U.S. stock indexes climbed in a broad-based rally as optimism grows. U.S. CPI (consumer price index) came in at 8.5% for July, down from the 9.1% seen in the prior month. This is mainly due to slumping energy prices. Lighter-than-expected inflation data is stoking bets on less aggressive Federal Reserve rate hikes. Furthermore, consumer sentiment has improved as highlighted by the University of Michigan consumer sentiment index: 55.1 in August, above expectations, up from Julys reading of 51.5.
The S&P 500 jumped 3.26% (down 10.20% year-to-date), and the Dow Jones Industrial Average added 2.92% (-7.09% for the year), or 958 points. The tech-heavy Nasdaq composite gained 3.08% (-16.60% YTD), thereby exiting the worst bear market since 2008.
International stocks performed in unison with low trading volumes. The MSCI World rose 3.00% (-12.29% YTD). In Europe, The MSCI EMU registered smaller gains (+1.44% over the week, -13.02% YTD), while the FTSE 100 added 0.82% (+1.58% YTD). In Asia, Japans Nikkei was up 1.32% (-0.85% YTD). Unlike last week, the Shanghai Composite followed suit (up 1.55% week-over-week, -9.97% YTD) though Beijing said Monday it would continue military drills around Taiwan - despite initially being scheduled to end on Sunday 7th August.
All 11 S&P sectors in the green
For the second time in three weeks, all the economic sectors finished the week in positive territory. Energy stocks led the pack. They turned positive (+7.14% for the week) as natural gas soared over 8.7% and WTI prices rebounded from $89.01 to $92.09 (+3.46%) despite data showing U.S. weekly inventories jumped by 5.5 million barrels last week. The energy sector is by far the best performer this year (+41.39%) and remains attractive for investors as evidenced by the recent launch of new funds such as the Strive U.S. Energy ETF (Strive Asset Management) which started trading on Tuesday 9th August, under the stock code DRLL on the New York Stock Exchange (NYSE).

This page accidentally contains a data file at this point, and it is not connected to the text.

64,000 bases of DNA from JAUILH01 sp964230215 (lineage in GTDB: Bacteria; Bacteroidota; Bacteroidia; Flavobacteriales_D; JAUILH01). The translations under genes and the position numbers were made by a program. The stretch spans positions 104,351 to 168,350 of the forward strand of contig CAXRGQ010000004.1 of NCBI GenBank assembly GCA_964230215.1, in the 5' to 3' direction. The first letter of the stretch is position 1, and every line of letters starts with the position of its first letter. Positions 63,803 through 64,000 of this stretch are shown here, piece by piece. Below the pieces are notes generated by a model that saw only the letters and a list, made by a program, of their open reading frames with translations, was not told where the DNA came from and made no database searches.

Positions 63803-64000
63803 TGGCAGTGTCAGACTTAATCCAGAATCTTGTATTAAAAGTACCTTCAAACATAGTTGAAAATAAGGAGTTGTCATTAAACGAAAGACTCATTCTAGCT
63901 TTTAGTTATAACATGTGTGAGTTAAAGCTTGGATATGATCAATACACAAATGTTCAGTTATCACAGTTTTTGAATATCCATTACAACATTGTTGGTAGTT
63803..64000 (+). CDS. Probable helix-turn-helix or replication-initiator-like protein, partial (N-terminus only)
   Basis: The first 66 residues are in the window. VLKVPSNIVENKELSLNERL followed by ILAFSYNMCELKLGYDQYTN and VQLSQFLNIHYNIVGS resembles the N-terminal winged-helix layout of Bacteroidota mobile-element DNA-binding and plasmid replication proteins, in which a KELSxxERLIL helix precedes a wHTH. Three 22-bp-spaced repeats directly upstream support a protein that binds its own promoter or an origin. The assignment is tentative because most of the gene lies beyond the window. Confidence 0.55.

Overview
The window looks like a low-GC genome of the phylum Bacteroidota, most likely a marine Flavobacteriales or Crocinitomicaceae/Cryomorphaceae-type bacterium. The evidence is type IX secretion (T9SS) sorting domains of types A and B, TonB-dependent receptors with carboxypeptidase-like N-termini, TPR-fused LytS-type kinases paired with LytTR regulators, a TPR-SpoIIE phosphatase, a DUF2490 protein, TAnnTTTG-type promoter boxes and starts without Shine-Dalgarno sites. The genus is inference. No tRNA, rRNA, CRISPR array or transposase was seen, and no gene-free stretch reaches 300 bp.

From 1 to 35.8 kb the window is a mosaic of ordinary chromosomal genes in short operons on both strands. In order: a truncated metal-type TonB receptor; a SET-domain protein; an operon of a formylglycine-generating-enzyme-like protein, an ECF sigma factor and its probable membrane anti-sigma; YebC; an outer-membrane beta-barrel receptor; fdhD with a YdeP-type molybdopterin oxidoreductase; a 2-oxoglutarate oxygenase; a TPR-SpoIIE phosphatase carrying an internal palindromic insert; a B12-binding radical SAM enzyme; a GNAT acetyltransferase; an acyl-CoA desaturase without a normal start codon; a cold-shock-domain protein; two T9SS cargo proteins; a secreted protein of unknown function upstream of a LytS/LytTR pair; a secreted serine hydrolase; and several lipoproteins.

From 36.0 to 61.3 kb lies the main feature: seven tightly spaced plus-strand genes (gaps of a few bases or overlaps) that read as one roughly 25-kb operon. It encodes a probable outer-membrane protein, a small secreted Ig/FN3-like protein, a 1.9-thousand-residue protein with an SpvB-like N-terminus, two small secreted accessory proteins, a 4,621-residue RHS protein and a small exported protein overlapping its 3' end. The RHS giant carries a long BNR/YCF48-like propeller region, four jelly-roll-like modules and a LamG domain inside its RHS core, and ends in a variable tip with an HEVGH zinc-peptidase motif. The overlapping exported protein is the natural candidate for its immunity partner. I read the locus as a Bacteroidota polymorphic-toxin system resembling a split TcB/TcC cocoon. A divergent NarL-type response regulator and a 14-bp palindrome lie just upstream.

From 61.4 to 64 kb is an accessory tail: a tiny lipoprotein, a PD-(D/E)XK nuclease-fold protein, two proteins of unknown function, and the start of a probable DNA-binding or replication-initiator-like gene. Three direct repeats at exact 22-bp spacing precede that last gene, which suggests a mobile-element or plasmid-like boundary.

Financials (+5.45%) were also in ascendency while the Treasury yield curve remained inverted. Materials were not far behind (+5.14%). Communication services fared well (+4.48%), pushed higher by Meta Platforms (+8.01%) and Netflix (+9.93%).
Information technology (+2.44%) underperformed the broader market even though the largest tech ETFs received big inflows on signs of cooling inflation. Apple stocks also rose 4.08% and Micron Technology stocks rebounded Friday (+4.13% week-over-week) after the chipmaker announced a profit warning earlier in the week.
Lastly, defensive sectors did not show any weakness even if health care (+1.64%) and consumer staples (+1.20%) were the poorest performers. Real estate gained 4.10% while utilities added 3.06%.
Treasury yields tread water
The U.S. 10-year Treasury yield remained virtually unchanged at 2.83% while the 2-year Treasury note slipped from 3.25% to 3.23% (i.e. +40 basis points higher than the 10-year yield). In Germany, the 10-year Bund yield finished up 3 basis points from 0.96% to 0.99%. High energy and food costs, driven both by the war in Ukraine and supply bottlenecks, continue to maintain inflation at high levels (7.5% in July vs 7.6% in June).
Against this backdrop, investment grade corporate bonds edged down 0.25% in Europe and gained 0.62% in the U.S. Risk appetite gave a boost to high-yield bonds. This asset class was up 0.81% in Europe, extending its winning streak to six weeks. It gained 0.71% in the U.S. In the bond space, the best performance came from emerging bonds (+2.48% over the week, +7.21% in the last four weeks).
Elsewhere, the yellow metal continued to show positive momentum. The spot price rose +1.51% at $1,802.40/Oz.
Cryptocurrencies bounced back with BTC USD (Bitcoin) above the $24k threshold (up 5.8%) while ETH USD (Ethereum) jumped 16%. Its worth noting that BlackRock has just launched a spot bitcoin private trust offering institutional clients in the U.S. direct exposure to the world's largest cryptocurrency.
Find over 8,000 ETFs with our ETF screener.